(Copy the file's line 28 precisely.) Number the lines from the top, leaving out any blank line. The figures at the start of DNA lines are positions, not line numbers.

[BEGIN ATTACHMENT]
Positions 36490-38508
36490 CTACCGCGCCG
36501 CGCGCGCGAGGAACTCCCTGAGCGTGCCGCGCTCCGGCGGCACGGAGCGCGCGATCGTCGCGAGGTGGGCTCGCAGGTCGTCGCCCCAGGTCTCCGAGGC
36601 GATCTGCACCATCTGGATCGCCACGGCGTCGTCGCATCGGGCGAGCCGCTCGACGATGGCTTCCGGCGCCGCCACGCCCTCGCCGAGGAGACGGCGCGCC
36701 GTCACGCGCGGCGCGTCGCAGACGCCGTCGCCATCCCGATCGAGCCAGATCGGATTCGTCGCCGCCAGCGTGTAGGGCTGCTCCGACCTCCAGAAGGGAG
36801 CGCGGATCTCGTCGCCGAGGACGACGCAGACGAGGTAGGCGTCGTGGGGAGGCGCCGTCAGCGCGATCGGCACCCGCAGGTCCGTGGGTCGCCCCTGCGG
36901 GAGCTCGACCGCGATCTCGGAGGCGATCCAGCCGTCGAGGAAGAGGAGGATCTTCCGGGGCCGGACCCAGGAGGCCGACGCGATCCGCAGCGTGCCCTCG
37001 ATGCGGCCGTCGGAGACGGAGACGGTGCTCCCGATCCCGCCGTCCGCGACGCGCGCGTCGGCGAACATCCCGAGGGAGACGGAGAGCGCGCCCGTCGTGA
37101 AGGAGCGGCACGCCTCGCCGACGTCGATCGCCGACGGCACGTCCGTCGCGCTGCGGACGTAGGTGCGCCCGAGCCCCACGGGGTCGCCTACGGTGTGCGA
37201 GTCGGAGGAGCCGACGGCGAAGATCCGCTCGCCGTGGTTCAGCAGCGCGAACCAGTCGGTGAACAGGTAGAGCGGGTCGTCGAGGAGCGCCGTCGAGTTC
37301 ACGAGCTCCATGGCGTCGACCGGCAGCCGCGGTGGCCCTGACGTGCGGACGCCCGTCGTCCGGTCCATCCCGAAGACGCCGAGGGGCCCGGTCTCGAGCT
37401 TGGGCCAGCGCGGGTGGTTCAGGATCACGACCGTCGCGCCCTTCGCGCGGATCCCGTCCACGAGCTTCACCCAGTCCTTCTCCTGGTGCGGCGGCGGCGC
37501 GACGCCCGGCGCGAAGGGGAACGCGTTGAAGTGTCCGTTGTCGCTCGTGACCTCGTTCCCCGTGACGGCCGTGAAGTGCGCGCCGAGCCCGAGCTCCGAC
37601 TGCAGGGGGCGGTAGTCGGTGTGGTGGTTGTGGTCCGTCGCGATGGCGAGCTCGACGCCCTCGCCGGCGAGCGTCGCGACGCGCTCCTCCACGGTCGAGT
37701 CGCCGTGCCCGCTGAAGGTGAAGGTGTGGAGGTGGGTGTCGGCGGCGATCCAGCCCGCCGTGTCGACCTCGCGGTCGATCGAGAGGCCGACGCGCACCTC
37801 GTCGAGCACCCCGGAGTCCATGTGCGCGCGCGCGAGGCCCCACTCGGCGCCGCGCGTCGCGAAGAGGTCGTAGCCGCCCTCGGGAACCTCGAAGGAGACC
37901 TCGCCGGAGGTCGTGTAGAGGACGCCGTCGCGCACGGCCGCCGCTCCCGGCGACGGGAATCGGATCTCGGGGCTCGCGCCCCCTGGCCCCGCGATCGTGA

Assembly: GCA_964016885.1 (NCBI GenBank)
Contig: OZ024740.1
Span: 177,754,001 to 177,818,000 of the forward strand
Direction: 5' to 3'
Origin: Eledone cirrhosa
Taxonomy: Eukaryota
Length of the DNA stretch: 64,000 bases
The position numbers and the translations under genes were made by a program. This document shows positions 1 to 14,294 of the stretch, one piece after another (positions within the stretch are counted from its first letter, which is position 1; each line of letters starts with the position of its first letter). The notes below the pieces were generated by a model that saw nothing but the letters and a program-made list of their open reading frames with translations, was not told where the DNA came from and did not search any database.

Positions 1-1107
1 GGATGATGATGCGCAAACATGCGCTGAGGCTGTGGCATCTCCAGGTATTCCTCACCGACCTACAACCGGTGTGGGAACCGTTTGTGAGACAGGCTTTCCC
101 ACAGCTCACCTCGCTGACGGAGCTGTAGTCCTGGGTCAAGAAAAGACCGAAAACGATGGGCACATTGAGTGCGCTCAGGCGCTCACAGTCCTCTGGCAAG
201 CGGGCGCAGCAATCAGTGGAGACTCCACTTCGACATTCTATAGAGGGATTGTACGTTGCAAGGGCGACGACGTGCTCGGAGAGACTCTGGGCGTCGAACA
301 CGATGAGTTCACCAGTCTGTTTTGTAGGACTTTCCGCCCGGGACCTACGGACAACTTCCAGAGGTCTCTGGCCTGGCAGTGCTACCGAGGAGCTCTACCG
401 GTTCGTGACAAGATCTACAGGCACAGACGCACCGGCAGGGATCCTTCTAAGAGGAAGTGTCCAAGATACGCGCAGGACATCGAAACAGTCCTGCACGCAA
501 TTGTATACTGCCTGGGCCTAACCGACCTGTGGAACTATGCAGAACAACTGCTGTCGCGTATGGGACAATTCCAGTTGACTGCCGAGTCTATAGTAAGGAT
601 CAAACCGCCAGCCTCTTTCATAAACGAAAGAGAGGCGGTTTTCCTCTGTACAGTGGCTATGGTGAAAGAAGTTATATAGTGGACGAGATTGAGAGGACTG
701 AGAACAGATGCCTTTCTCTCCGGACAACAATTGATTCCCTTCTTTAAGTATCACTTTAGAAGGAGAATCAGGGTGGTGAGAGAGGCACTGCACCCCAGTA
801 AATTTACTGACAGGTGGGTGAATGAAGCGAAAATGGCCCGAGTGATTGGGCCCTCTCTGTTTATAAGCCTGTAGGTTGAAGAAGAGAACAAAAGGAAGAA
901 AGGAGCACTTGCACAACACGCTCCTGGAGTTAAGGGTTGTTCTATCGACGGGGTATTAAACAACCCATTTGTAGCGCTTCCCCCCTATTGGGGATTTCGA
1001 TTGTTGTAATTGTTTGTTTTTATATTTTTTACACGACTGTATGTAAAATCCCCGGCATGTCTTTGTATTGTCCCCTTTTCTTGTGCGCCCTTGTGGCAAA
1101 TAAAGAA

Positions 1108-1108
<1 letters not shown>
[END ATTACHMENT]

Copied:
101 ACAGCTCACCTCGCTGACGGAGCTGTAGTCCTGGGTCAAGAAAAGACCGAAAACGATGGGCACATTGAGTGCGCTCAGGCGCTCACAGTCCTCTGGCAAG